10.  Share your snacks.  Friendship starts when we help others with basic needs.  Look around you and do the next nice thing for the person in close proximity.  Share your chips, pick them up when they fall, hold their hands, and don't dump them just because they disagree about the best sports team or political party. #dukestinks #sorry #notreallysorry

My loves, it's really simple.  Most people come to social media to socialize and some of you are using it as a platform--which is totally your prerogative.  But if you want people to listen to your platform, you need to change the delivery of your message.  Check your tone.  Check your "facts" and articles and statements before you post them.

And if you find that someone is consistently making you all hot and bothered with their status updates, then just "unfollow" them before things get out of hand.  You don't have to stop being friends with someone and cut them off completely because you disagree.  Someone is not the enemy if they have a different opinion.  I know good people on all sides of the playground.  We don't always disagree, but that doesn't mean I should love them any less.

My darlings, let's just work together to create a more respectful social media playground.  Let's admit that the past is in the past and it's time to move forward.  Let's choose to stop pushing people down when we're mad and let's sit down next to each other and discuss these very, very serious issues like reasonable adults.  Sometimes that means we're going to have to get off of the digital playground and deal with this in old-fashioned ways.

We cannot always undo what has been done, but we can choose to make today and tomorrow better with our actions and responses.

Love and smooches,

Mama A.
xoxxo

Saturday, December 31, 2016

New Year

After the presents are finally unwrapped.  
After the food has been prepared, presented, and devoured. 
After the house limps its way back to normal under the few remaining presents and scraps of paper and tape and some boxes and stuff that needs to find new homes. 
When you've shopped the day-after sales and were mildly disappointed that all you found were exactly two rolls of paper for next year (must. replenish. pink. paper. for. the. girls.) 
When you've hugged necks of family far and near and the house is quiet once again. 

Then you look at the new year square in the eyes and wonder what it holds in store for you.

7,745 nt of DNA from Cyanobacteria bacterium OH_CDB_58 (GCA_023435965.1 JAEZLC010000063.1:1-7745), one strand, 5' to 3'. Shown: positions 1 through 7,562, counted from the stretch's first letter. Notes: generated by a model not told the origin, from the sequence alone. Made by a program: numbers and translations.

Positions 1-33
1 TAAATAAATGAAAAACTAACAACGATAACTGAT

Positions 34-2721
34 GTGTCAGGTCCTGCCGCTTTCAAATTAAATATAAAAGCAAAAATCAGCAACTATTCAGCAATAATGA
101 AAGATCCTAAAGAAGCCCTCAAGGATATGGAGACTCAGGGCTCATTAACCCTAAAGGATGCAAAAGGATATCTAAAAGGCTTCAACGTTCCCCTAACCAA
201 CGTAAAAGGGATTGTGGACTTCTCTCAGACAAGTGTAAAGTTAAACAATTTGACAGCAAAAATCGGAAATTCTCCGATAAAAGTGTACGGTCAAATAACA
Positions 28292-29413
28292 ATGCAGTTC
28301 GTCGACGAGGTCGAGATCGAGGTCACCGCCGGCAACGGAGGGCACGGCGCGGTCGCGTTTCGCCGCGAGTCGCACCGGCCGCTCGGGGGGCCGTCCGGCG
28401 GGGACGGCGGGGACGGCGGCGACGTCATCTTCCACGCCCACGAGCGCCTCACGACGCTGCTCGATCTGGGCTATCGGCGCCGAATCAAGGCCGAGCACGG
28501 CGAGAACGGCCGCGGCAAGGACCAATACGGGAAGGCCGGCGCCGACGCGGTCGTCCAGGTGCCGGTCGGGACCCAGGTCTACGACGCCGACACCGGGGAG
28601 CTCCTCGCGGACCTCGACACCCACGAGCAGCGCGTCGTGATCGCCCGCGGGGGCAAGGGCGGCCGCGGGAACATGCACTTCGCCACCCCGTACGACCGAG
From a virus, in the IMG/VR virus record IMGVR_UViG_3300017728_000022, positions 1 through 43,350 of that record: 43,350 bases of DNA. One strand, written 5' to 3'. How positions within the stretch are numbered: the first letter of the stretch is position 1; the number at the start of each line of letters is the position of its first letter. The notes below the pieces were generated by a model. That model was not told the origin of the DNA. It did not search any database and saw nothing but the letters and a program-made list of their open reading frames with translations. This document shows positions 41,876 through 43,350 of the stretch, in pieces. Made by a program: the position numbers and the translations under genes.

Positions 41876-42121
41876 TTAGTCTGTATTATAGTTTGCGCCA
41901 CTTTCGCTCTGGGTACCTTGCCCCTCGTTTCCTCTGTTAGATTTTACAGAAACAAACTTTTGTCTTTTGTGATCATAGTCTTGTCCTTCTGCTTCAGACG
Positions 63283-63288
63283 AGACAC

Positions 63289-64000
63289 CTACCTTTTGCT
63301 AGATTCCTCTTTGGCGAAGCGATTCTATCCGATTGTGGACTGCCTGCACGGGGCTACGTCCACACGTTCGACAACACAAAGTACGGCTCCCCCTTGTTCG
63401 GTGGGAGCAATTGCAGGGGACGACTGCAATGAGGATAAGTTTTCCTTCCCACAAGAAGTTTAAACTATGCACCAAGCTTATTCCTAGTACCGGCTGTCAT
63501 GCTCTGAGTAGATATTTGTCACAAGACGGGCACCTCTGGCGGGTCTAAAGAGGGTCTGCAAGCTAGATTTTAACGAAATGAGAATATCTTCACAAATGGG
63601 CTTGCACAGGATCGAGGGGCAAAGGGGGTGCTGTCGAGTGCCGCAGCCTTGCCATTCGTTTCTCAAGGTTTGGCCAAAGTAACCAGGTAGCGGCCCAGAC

Maybe this new year holds something exciting in store for you.  

A new job, a new baby, a new home, a new relationship, a new marriage. 

Maybe this will be YOUR year--the year that everything finally works for you.  Maybe this year holds the keys to your future.  Maybe this will be the year that everything finally works together and you repair what was broken. 

Maybe this new year is your breath of fresh air.  

Or, maybe this year will be the year that the wind is knocked right out of your lungs.  Maybe this year holds the diagnosis, the loss of a loved one, the end of a relationship, the end of a job opportunity.  Maybe this is the year you will look back and want to erase.  

Maybe this will be the year that all hell breaks loose. 

Sometimes it can be very scary looking at the unknown.  Wondering if you will choose the best and right things.  I often concern myself with the "what ifs" and can make myself sick with worry.  I know in my deepest heart that I cannot control the future.  I know that I can only take each situation as it comes.  And I know that worrying will not add one more minute to my life.  

I know all of these answers and can recite them to anyone else who needs them at a moment's notice. 

But for me? 

I'm working on convincing my head that they are true for all of us.  

Including myself. 


I don't know what my future holds.  I don't know which paths my family will take this year.  I have no idea what's going to happen this afternoon, let alone this spring.  I don't know if we will all be standing around together this time next year.  Life has a funny way of happening every single day.  

But, I do know Who holds my future.  And I do know that He is in control.  And I do know that it's a lot easier if I let Him hold on to my plans and my future rather than hastily working on them with my worried mind.  

I think about some upcoming things my family will face this year.  I already know some bills that will need to be paid.  I already know some challenges we will face.  I also know to expect the unexpected. 

However, instead of filling my mind with worry and uncertainty and fears, I'm planning to repeat the promises I readily believe for others and start believing them to be true for myself.